and collaboration are also practiced through procrastination. This act gives students a venue to

    excersise being calm while coordinating with others to achieve one common goal. Aside from this,

    students' creativity will also be enriched for the reason that they will be forced to find alternative plans

    that fit their restricted timeframe. Furthermore, it builds maturity for students: they will learn to be

    accountable for whatever the consequences they may face individually, or as a group.

    Although it can be a stressful experience, procrastination can actually make academic life more

    fun and entertaining. It is a topic that many if not all sudents can relate to, a platform for sharing

    hilarious anecdotes. Memories are made with classmates, and stories that will be fondly looked back on

    and laughed about are born. Friends can bond during those wee hours of the morning when they are

    constructing a scale model of the Great Wall of China, both experiencing an unforgettable part of

    school life.

    Lastly, procrastination can be fulfilling. You'll never forget that estatic feeling of the burden

    being lifted from your shoulders when you finally finished that essay. Once you're done with that

    project and submit it on time, you'll be overcome with wonderful and relieved emotion. Nothing can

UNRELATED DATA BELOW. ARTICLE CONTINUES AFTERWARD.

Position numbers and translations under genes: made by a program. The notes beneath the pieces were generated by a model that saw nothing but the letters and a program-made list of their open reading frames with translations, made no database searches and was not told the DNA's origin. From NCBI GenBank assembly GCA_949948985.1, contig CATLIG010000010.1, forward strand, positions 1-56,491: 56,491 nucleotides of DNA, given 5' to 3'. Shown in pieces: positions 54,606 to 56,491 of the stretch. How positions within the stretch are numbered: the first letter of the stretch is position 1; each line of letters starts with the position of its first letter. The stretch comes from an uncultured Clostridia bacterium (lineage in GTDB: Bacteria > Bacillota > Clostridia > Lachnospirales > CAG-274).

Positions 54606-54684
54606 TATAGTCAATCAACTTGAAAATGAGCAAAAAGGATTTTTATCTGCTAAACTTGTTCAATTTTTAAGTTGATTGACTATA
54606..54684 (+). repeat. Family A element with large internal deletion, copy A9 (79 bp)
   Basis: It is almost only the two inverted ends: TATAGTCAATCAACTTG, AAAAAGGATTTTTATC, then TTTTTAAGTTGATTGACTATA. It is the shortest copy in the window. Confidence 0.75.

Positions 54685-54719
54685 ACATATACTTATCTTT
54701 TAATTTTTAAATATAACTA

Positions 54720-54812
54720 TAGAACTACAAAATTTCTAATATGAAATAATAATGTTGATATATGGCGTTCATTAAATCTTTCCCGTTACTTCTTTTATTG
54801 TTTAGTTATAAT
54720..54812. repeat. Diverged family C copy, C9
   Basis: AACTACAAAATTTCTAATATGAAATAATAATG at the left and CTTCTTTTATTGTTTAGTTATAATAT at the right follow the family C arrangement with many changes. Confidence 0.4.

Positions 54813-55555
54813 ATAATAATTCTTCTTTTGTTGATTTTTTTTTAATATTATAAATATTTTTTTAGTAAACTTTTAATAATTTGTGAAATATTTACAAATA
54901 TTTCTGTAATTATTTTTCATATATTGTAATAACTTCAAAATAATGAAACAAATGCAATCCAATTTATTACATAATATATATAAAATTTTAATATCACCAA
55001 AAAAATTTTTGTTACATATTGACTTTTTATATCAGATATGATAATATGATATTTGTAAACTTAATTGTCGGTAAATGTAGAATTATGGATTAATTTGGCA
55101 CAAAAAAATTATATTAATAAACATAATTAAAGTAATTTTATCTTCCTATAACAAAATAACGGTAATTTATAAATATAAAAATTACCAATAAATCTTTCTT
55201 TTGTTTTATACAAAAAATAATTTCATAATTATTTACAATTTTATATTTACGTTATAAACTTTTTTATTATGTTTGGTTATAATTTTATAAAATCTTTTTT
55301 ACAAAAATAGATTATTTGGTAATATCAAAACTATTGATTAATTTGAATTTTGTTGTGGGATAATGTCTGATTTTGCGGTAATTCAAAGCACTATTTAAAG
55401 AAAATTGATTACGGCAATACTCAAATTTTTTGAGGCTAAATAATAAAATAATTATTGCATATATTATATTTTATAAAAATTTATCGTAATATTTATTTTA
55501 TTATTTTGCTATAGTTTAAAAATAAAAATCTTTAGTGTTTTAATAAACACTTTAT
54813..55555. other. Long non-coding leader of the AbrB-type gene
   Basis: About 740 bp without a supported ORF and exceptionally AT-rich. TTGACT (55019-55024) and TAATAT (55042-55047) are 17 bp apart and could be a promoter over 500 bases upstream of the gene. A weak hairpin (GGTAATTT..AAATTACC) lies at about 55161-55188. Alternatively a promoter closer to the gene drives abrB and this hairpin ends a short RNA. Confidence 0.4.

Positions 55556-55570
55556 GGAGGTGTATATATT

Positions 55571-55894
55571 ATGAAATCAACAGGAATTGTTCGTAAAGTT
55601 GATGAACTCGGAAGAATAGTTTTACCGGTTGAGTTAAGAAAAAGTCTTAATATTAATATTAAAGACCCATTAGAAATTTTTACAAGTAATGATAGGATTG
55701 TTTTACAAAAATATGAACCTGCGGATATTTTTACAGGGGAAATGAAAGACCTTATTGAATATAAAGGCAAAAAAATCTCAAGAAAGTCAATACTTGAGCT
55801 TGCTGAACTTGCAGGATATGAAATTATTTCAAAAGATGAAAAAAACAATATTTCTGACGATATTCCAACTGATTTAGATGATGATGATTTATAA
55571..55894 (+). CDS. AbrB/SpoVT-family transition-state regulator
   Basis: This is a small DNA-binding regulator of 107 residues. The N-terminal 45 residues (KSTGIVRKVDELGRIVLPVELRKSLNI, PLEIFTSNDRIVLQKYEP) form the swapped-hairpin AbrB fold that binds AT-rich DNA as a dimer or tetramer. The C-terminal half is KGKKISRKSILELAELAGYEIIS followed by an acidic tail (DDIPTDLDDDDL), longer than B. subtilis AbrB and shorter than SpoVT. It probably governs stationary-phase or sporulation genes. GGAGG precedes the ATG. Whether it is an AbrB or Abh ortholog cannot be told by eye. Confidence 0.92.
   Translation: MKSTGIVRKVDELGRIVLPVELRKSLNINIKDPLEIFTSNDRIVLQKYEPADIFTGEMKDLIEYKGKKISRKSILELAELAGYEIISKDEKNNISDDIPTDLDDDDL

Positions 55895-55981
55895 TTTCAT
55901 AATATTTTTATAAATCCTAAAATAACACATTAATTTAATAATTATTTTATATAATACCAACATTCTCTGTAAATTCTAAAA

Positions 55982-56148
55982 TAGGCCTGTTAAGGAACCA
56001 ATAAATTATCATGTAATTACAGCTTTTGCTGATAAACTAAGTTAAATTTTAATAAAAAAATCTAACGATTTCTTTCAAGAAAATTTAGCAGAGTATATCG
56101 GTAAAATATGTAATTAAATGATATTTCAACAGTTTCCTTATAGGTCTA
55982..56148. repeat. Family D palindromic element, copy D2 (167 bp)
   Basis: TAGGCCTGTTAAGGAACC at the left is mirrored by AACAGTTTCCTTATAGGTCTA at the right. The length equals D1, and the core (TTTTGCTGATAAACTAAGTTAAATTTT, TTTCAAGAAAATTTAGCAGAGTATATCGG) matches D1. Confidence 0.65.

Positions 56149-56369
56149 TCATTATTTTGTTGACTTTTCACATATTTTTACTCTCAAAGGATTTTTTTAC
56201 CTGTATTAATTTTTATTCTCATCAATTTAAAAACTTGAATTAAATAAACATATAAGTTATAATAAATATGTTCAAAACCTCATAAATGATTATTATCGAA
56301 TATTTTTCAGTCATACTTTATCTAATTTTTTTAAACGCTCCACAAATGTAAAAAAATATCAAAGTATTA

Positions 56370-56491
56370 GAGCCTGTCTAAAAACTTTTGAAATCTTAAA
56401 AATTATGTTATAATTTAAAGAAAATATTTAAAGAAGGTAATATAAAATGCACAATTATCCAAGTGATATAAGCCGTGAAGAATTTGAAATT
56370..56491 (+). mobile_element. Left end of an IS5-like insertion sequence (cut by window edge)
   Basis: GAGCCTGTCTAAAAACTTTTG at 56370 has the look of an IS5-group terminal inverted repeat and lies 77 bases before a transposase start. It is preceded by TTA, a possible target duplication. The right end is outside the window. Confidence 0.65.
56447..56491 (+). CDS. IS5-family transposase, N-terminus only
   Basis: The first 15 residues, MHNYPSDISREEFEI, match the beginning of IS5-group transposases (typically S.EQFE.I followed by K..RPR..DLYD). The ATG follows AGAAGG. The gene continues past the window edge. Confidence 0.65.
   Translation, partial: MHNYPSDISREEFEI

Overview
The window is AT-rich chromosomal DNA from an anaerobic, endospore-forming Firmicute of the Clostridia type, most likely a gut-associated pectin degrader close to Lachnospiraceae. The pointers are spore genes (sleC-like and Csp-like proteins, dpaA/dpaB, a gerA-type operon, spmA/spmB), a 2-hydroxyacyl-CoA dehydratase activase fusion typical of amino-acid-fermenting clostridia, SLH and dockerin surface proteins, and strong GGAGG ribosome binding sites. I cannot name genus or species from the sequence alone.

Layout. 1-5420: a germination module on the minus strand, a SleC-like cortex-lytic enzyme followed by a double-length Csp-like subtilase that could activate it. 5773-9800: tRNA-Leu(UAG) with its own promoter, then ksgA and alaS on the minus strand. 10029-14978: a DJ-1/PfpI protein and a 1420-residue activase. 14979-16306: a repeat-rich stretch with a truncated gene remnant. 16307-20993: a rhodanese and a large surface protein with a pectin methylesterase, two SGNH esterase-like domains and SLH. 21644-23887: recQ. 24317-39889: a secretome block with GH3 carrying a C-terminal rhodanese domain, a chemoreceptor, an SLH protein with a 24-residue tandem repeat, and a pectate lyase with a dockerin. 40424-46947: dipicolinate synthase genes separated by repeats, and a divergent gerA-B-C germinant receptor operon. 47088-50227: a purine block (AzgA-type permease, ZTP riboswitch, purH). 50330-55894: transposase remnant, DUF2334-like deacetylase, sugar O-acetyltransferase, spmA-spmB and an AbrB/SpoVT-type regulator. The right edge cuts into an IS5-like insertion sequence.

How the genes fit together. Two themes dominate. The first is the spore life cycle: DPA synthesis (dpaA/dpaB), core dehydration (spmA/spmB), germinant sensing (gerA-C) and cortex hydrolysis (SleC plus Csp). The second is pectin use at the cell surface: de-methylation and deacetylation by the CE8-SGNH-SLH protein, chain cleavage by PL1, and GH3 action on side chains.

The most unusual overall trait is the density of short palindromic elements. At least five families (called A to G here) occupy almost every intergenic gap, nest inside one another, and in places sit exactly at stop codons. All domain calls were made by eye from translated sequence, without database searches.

quite compare the sweet victory of pulling off an all-nighter.

  • value time

    work under pressure

    learn the importance of organization

    builds character

    stories to share

    1. what is procrastination? Why do students do this and what can it do? Is it all bad

    2. Time value realize something taken for granted

    3. pressure as a motivator no push if in a relaxed environment

    4. stories to share bonding with other students who can relate, make classmates' life more amuse,

    entertain others

    5. recap procrastina

  • Bianca Insigne

    Maria Karaan

    Communication in English I

    July 8, 2013

    The Positive Effects of Procrastination

    Procrastination: the act of delaying something that needs to be done until the very last minute.

    This is something that all students are bound to experience at least once in their lifetime and is an act

    looked down upon by parents, teachers, and even students themselves. From my experiences, there are

    five causes to procrastination. First, there is poor memory. There are just some times when one will

    completely forget about an assignment, and only remember it the day before the deadline. The second

    cause is terrible time management skills. An example would be when half an an hour is spent making a

    to-do list, and only a measely fifteen minutes are alotted for studying for a major test the next day.

    Basically a student will spend too much time on trivial tasks, instead of the more important one at hand.

    Third, we have something closely related: inability to effectively prioritize. Students who fall under

    this category don't know which things to put first and end up giving more value to what can really be

    done later. Fourth we have uncooperative group mates, a completely undesriable fate we never want to